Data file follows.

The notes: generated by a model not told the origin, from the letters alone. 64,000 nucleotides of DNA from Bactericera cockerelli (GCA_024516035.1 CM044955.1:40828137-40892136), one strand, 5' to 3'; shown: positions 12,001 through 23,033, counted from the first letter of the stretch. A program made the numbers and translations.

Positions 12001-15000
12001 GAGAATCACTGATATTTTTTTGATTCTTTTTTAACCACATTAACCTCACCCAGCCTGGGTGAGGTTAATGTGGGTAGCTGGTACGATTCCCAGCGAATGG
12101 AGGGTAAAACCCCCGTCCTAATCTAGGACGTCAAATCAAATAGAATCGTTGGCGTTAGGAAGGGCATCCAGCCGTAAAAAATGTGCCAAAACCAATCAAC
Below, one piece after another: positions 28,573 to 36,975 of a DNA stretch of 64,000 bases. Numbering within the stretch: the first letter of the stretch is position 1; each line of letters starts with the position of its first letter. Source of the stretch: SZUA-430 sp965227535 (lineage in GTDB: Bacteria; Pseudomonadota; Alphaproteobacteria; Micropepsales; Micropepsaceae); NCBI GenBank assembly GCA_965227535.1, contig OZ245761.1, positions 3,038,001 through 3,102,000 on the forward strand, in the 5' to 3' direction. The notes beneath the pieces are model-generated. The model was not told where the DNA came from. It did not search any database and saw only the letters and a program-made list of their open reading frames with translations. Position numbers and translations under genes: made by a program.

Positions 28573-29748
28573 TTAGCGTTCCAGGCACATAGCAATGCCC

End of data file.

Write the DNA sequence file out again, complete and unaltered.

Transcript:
The notes: generated by a model not told the origin, from the letters alone. 64,000 nucleotides of DNA from Bactericera cockerelli (GCA_024516035.1 CM044955.1:40828137-40892136), one strand, 5' to 3'; shown: positions 12,001 through 23,033, counted from the first letter of the stretch. A program made the numbers and translations.

Positions 12001-15000
12001 GAGAATCACTGATATTTTTTTGATTCTTTTTTAACCACATTAACCTCACCCAGCCTGGGTGAGGTTAATGTGGGTAGCTGGTACGATTCCCAGCGAATGG
12101 AGGGTAAAACCCCCGTCCTAATCTAGGACGTCAAATCAAATAGAATCGTTGGCGTTAGGAAGGGCATCCAGCCGTAAAAAATGTGCCAAAACCAATCAAC
Below, one piece after another: positions 28,573 to 36,975 of a DNA stretch of 64,000 bases. Numbering within the stretch: the first letter of the stretch is position 1; each line of letters starts with the position of its first letter. Source of the stretch: SZUA-430 sp965227535 (lineage in GTDB: Bacteria; Pseudomonadota; Alphaproteobacteria; Micropepsales; Micropepsaceae); NCBI GenBank assembly GCA_965227535.1, contig OZ245761.1, positions 3,038,001 through 3,102,000 on the forward strand, in the 5' to 3' direction. The notes beneath the pieces are model-generated. The model was not told where the DNA came from. It did not search any database and saw only the letters and a program-made list of their open reading frames with translations. Position numbers and translations under genes: made by a program.

Positions 28573-29748
28573 TTAGCGTTCCAGGCACATAGCAATGCCC